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Itinerary of Richard I and others to the Holy Land

Chapter XXIX. — Of the many misfortunes which befel the Holy Land, especially through the emperor of Cyprus*

With what expiation do we deem the Holy Land to have been punished, or with what scourge smitten, or of what crime guilty, that so many adversaries should have resisted its succour, whereby assistance should have been so long deferred? Nay, it began to be believed that the cause of its redemption being so long delayed was the wickedness of its defenders; and it is very evident by many proofs that the Divine aid was withheld in consequence of the iniquity of its inhabitants; whence also it happened that the excellent soldiers of France, who were looked forward to as brave allies, were unseasonably taken away in the midst. For why need we speak of the death of the illustrious emperor of Germany, whose end sullied the glory of his former reign? or who could relate the grief felt for the death of the once rich and glorious Henry, king of England? By his money, the city of Tyre was preserved, and by his wisdom and prudence it was hoped that the Holy Land would be recovered lastly, what might we say of the decease of William, king of Sicily, who after he had made all the necessary preparations for his pilgrimage, and had oftentimes sent the wished-for aid, was cut off by sudden death, and closed his career? All these, and many other misfortunes, impeded the recovery of the Holy Land, and each of them was more than enough to injure the cause. But there was one thing above all others, we mean that which concerned the island of Cyprus, from which the land of Jerusalem used annually to gain no small profit; but now, after shaking off the yoke of subjection, it disdained to give it any thing, by the direction of the tyrant of the island, who had usurped the imperial power. Most wicked of all bad men, and surpassing Judas in treachery, and Guenelon in treason, he wantonly persecuted all who professed the Christian religion. He was said to be a friend of Saladin, and it was reported that they had drunk each other’s blood, as a sign and testimony of mutual treaty, as if by the mingling of blood outwardly, they might become kinsmen in reality. This, too, was afterwards evident by certain proofs; for the tyrant, gaining confidence by this step, and setting at nought the subjection which he owed, falsely usurped the name of emperor, and he was accustomed to seize upon every one who put into the island of his own accord, or was driven thereto by the violence of the wind, that he might extract a ransom from the rich, and force the poor to become slaves. When, therefore, he learnt that a strange fleet had arrived, he determined, according to his custom, to seize upon all who were on board, and, having plundered them of their money, to keep them captives.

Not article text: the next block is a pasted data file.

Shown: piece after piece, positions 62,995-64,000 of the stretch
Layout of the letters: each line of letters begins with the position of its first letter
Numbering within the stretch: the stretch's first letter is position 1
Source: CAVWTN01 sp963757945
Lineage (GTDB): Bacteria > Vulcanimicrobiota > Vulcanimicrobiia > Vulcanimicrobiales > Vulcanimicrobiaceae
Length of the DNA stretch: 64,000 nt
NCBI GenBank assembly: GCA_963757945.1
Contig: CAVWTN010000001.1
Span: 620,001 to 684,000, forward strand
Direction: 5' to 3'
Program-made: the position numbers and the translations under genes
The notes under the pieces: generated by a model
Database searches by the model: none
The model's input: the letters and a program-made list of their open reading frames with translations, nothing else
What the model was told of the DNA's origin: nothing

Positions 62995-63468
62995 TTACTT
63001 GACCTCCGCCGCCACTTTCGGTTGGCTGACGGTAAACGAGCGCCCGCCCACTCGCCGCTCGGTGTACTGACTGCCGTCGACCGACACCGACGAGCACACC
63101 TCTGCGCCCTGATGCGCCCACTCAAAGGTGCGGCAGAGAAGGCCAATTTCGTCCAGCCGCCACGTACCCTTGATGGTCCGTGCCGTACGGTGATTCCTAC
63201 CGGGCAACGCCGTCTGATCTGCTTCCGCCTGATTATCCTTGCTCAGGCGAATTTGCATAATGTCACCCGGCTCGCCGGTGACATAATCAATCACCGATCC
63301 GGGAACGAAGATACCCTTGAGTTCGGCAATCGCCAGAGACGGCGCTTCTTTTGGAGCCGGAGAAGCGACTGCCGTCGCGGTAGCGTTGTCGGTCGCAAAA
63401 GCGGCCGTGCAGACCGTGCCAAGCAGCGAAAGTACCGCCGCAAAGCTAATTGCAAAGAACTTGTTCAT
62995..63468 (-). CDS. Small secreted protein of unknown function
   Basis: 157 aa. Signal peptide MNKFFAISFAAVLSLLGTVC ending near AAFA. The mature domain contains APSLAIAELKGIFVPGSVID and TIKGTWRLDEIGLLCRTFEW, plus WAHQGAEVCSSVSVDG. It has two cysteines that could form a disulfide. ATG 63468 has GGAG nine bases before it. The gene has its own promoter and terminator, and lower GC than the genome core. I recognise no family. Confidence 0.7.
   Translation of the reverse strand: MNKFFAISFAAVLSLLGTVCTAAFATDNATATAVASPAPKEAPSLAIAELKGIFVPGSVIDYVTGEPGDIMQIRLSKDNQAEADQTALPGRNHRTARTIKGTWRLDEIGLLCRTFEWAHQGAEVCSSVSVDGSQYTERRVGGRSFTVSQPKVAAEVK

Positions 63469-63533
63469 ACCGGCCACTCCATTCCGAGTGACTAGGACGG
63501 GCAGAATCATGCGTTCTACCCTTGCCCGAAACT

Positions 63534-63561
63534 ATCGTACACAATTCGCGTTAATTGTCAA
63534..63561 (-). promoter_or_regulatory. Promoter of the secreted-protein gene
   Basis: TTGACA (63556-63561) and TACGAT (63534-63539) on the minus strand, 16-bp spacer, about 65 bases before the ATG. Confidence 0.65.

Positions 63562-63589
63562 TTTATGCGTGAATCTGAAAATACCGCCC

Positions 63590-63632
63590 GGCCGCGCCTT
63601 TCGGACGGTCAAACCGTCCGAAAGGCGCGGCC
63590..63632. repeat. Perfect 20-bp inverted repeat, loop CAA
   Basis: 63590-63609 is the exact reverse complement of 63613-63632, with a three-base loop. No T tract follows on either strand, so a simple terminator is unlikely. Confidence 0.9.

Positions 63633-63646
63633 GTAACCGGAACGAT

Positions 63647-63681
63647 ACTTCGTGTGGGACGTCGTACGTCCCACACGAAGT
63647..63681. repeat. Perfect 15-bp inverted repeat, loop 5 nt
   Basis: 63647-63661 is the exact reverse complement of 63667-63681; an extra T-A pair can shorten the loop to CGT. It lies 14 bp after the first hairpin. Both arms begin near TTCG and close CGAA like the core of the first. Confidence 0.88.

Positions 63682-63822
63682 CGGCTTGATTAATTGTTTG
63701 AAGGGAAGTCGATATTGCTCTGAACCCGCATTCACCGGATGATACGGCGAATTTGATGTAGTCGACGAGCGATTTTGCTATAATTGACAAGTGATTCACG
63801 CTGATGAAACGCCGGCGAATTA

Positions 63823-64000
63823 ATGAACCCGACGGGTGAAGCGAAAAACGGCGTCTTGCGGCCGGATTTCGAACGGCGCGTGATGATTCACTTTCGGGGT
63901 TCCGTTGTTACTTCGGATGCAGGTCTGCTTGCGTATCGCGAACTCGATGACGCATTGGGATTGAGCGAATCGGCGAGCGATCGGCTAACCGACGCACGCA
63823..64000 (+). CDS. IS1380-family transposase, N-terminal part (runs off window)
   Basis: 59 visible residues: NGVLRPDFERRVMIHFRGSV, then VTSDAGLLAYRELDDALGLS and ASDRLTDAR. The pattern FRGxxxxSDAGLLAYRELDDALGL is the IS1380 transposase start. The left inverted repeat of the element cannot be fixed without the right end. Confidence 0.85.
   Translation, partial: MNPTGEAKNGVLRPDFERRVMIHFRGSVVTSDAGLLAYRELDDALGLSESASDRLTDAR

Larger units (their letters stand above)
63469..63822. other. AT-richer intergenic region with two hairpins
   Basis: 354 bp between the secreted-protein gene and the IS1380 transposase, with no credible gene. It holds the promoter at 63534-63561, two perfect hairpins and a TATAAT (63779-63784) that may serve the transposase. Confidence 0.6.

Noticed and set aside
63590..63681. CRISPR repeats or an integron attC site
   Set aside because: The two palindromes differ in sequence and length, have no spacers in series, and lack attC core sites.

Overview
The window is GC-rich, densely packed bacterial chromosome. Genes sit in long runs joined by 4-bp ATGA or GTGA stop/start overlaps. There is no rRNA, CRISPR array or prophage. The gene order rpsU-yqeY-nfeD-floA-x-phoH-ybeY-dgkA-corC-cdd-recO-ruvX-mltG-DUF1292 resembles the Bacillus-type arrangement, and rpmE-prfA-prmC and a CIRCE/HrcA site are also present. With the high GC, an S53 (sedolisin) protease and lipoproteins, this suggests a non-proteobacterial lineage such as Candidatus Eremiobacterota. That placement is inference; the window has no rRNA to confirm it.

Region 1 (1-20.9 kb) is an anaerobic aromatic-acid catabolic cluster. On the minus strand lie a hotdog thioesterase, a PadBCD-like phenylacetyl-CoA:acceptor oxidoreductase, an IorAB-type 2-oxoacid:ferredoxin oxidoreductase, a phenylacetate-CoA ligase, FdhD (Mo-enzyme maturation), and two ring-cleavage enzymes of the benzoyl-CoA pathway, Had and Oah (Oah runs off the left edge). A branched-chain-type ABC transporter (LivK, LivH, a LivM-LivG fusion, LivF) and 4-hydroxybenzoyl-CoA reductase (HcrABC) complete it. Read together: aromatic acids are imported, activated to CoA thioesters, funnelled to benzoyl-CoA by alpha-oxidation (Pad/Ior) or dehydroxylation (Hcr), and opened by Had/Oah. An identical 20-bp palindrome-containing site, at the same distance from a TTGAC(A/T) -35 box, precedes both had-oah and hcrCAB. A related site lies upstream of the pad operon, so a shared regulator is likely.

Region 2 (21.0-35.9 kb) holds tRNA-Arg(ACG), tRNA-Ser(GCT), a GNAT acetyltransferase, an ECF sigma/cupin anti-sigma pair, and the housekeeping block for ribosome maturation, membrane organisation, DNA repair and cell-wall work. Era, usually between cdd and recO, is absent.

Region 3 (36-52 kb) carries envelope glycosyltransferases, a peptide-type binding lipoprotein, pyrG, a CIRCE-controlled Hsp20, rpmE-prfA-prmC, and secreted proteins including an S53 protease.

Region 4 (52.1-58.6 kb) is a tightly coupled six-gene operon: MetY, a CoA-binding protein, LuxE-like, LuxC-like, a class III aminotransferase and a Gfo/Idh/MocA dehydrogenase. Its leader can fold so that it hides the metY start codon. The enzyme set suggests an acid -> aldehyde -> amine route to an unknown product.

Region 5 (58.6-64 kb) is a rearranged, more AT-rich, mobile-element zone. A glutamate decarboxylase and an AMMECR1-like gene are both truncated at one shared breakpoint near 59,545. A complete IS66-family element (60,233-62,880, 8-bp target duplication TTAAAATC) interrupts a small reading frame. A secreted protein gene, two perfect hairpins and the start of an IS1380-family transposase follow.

Fool text of this chronicle you may read here

* Isaac Komnenos (Ισαάκιος Κομνηνός) was the last ruler of Cyprus before the Frankish conquest during the Third Crusade. He was a minor member of the Comnenos family, a great nephew of the Byzantine Emperor Manuel I Comnenus (1143-1180) and a grandson of the Sebastocrator Isaac. He should not be confused with the Byzantine emperor Isaac I Comnenus (ruled 1057 - 1059).

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Created at June 2008